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31631 No. 31631 [Edit]
I was playing overwatch on voice chat and someone started calling everyone over where he was to look at something. There's nothing there but on his end apparently two characters clipped into each other and froze mid air or something so I'm watching this guy freaking out at nothing and expecting a reaction from the rest of the team until we tell him we can't see it. We move on but the concept sticks with me. Has there ever been a virtual reality story that's had literal physical differences in how different players will view reality? You're playing the same game but are you really? In online play you always see it in these little things like how people will only see certain bushes if they have their graphic settings high enough. If an online game is your whole world though it'd be fucking your perception of the world. A dead team mate could be floating by you, only by you and people would think you're crazy. You might be the only one who can't see a sunset your party is in awe of. Even though I kind of hate dystopian cyber stories I like this idea that in the future resources like good food and shelter are cheap enough that all their money is spent on getting the highest tier computer because mmo's are blowing up and that's where you see the economic difference between people. There's not some enforced hierarchy between the rich and poor. There's no longer a strong IRL difference between classes but they literally see different worlds. People build communities around what they specifically see or don't see and that creates a culture divide out of superiority and salt.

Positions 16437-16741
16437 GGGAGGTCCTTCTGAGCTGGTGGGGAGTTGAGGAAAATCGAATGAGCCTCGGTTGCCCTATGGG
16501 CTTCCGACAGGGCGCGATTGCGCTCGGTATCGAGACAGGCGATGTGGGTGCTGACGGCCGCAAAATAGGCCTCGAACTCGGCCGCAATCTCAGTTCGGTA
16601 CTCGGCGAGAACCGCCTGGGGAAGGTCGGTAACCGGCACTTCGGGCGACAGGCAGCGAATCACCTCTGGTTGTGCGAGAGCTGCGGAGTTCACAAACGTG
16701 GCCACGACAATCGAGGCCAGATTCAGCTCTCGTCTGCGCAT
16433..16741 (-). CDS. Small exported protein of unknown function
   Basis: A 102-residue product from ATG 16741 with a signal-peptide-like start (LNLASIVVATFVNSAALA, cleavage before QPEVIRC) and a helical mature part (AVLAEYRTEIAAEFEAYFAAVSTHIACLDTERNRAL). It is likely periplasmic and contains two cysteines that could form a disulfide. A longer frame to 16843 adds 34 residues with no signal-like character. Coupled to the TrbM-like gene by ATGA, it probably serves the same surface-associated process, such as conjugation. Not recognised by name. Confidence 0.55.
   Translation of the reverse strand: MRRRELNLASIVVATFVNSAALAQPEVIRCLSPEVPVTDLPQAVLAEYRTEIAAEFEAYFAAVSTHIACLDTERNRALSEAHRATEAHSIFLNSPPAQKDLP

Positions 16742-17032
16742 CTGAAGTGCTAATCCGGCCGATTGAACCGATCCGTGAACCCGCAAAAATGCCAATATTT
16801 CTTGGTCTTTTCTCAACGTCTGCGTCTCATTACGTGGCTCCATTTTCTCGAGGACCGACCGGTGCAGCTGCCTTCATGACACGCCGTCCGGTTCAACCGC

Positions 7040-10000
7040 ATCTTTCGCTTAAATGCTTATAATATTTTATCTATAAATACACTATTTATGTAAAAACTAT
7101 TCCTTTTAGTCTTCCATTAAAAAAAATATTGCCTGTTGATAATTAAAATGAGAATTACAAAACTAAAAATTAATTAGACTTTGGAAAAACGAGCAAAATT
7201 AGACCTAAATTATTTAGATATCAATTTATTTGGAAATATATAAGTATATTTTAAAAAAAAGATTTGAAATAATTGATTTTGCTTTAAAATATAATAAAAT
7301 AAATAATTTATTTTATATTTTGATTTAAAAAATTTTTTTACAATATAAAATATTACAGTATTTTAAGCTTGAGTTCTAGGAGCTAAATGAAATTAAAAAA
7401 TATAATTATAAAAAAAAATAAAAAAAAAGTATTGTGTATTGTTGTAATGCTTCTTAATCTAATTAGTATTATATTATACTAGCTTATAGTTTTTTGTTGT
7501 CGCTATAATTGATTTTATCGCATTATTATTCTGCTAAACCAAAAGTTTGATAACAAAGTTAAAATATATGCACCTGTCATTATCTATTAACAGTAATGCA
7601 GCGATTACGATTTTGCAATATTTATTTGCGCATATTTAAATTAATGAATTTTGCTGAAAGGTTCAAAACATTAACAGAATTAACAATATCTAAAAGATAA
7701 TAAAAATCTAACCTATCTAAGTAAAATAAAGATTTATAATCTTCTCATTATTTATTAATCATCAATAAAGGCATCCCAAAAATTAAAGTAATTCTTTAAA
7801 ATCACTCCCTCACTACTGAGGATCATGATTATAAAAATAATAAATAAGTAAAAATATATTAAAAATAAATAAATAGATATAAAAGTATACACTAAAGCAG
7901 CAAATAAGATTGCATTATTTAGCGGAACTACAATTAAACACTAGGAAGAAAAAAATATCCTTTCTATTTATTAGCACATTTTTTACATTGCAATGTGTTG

What are some game mechanics that still haven't been touched on in fiction?
>> No. 31632 [Edit]
it's not a VR game but dead space 3's co-op mode worked like that, showing player one things player two couldn't see and vice versa. I remember it was one of the very few things people universally liked about that game
>> No. 31634 [Edit]
>>31631
Phillip K. Dick is pretty cool.

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